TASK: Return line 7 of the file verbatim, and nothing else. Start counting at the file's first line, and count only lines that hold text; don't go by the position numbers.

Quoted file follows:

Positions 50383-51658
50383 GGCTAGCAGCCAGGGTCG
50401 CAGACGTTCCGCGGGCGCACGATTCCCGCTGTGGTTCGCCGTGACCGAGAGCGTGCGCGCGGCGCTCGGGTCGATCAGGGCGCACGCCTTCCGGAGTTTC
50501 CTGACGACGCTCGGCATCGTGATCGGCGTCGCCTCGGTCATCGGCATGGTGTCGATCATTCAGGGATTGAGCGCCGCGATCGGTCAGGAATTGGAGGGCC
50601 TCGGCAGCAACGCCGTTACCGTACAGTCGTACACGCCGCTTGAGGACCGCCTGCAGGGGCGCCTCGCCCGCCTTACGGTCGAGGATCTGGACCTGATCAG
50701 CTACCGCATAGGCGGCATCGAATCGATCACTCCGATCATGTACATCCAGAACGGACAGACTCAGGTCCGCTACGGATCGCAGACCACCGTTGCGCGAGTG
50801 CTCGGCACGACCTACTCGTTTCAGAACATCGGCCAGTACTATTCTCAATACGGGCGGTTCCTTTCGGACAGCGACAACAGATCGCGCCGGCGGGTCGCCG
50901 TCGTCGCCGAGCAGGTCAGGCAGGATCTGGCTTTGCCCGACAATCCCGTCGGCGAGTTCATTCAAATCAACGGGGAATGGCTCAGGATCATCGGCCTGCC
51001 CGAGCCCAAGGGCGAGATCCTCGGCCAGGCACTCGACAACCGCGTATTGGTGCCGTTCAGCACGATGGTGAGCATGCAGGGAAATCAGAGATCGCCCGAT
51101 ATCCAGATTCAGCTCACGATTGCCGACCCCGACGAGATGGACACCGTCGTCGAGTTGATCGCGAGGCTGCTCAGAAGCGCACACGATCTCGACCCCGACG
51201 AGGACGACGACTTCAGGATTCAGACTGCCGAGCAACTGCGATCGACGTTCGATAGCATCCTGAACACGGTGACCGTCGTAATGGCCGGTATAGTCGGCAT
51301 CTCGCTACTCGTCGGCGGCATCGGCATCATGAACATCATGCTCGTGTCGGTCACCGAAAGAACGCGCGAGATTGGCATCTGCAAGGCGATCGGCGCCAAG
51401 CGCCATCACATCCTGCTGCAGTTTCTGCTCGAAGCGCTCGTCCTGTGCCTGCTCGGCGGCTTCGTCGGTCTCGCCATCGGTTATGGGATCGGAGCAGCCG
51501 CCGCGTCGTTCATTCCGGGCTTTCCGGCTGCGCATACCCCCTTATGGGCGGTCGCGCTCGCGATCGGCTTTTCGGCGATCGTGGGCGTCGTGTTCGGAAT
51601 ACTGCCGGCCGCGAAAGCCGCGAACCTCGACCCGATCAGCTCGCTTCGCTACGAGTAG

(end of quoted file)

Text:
50801 CTCGGCACGACCTACTCGTTTCAGAACATCGGCCAGTACTATTCTCAATACGGGCGGTTCCTTTCGGACAGCGACAACAGATCGCGCCGGCGGGTCGCCG